Updates on the Duke Belt Line: Plans for a New City Trail

By Beth Emerson

The Durham Belt Line is a 1.7-mile stretch of an inactive Norfolk & Southern railroad corridor that forms a partial loop around downtown Durham (see map below).With the potential to connect pedestrians and cyclists from North Durham to the Ellerbe Creek Trail network and to Downtown, converting it into a trail has been envisioned for more than 20 years.

In August 2018, Durham City Council adopted a Master Plan for the Belt Line–including trail design and eventual construction, and the City purchased the corridor shortly after.  This past March, City Council approved a contract for initial design and public outreach.  City Council supported the project, a no-fee outdoor recreation amenity and transportation corridor, but encourages staff and Council to consider and address implications for affordable housing and housing costs along the corridor.  

As a large public project that touches so many parts of the City, it is a complicated process.  According to Nia Rodgers, Sr Construction Manager for the City’s General Services Dept., General Services and Neighborhood Improvement Services will use a public engagement process or “Equitable Engagement Plan” to seek input on trailheads, public art, and community stories.  They will reach out to neighbors in the project’s vicinity, including those residents and historically underrepresented communities that are likely to be impacted by the project, such as renters and low income housing residents, communities of color, and those with limited English proficiency.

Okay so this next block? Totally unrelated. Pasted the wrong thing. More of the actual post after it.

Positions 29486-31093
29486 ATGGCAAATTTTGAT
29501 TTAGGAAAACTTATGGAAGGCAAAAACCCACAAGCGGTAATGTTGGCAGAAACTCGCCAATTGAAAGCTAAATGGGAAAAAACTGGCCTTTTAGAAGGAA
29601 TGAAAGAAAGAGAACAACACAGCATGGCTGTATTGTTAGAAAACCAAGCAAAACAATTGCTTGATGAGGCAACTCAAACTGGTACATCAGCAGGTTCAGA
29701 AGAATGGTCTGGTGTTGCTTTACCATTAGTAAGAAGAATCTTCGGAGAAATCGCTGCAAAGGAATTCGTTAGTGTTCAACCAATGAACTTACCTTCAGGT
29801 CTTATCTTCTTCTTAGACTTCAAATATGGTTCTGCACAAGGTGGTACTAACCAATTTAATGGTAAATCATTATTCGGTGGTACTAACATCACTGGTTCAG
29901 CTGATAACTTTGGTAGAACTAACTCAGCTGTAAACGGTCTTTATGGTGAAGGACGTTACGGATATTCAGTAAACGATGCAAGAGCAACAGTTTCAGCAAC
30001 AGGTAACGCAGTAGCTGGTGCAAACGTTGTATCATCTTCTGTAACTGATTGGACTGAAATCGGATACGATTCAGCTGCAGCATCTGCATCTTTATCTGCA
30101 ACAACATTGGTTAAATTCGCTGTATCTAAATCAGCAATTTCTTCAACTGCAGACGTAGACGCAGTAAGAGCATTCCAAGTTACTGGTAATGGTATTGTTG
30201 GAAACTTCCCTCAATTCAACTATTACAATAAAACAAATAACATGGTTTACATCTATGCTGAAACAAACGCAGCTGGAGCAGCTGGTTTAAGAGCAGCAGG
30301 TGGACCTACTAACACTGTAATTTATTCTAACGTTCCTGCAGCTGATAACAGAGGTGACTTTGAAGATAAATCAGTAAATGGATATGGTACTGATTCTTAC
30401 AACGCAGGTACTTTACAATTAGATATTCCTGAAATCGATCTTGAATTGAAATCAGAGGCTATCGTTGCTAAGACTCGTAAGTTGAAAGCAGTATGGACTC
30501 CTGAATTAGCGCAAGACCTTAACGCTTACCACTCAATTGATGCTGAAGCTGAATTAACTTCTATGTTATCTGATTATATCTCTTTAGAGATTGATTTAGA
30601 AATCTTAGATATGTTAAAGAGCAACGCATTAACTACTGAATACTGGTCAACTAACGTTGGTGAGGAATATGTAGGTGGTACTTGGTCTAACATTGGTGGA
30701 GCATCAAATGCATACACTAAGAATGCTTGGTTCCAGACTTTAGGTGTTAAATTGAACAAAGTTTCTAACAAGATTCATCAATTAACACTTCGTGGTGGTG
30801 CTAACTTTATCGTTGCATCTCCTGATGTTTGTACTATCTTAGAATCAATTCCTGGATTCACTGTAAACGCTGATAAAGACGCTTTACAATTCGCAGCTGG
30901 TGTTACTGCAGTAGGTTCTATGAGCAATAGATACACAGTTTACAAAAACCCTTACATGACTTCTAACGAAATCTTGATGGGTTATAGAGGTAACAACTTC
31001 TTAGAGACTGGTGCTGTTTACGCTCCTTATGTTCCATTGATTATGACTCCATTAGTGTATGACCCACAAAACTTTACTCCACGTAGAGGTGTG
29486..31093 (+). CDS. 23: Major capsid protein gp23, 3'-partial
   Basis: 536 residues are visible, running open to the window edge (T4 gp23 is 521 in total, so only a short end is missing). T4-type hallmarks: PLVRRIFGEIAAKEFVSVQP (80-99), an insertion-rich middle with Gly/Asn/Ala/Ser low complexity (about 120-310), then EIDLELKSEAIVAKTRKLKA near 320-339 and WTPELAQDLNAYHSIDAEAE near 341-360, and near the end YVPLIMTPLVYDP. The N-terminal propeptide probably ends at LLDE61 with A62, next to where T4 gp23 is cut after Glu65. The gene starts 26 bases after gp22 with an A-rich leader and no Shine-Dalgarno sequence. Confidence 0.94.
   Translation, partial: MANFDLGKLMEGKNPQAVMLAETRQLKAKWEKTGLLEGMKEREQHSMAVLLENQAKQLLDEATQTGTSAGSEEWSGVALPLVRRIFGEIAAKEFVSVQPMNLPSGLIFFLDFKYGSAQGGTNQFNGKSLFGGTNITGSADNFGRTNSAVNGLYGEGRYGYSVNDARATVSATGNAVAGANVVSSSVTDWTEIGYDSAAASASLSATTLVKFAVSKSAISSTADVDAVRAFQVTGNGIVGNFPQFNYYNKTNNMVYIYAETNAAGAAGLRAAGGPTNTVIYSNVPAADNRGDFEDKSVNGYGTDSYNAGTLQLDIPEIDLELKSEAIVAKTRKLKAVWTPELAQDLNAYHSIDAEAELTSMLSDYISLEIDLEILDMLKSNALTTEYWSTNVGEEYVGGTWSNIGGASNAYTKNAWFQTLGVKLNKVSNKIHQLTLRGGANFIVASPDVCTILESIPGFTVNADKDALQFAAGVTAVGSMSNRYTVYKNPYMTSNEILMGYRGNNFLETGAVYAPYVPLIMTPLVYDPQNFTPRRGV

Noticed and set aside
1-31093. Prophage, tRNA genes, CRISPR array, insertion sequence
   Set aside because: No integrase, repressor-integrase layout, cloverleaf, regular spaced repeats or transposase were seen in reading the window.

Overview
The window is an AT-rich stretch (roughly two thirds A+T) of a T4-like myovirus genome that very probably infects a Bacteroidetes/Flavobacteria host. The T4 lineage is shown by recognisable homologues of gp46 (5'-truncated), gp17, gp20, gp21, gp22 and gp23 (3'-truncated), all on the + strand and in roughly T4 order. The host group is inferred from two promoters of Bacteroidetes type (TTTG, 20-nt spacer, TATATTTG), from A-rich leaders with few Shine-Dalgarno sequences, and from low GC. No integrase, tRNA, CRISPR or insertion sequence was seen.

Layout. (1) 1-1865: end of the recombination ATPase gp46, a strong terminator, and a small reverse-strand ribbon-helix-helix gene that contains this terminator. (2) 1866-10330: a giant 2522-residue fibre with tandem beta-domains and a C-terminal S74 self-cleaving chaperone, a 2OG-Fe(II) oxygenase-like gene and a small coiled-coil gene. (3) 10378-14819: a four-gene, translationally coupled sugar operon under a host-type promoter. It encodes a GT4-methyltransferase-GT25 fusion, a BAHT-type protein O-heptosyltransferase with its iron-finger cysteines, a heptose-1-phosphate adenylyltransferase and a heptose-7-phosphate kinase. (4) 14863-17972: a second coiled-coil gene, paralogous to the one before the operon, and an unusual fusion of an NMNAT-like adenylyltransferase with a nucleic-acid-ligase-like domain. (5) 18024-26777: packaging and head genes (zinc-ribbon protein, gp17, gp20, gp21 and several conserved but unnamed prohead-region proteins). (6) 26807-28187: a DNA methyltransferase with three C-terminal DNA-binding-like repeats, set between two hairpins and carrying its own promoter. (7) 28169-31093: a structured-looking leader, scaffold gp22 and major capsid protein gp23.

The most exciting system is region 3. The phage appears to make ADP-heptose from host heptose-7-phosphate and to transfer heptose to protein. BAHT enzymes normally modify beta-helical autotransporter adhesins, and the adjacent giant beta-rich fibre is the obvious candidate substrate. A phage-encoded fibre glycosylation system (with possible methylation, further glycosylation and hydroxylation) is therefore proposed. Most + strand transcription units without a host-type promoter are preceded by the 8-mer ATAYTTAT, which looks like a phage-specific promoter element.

The project has substantial grant funding, but not enough for completion.  Preliminary design work and outreach will seek additional public City and grant funds.  A grant application last year was not successful, but staff plan to reapply this year in an effort to close the gap.  For more information, including notices about eventual opportunities for public involvement see the Belt Line web page at https://durhamnc.gov/3762/Durham-Belt-Line-2018

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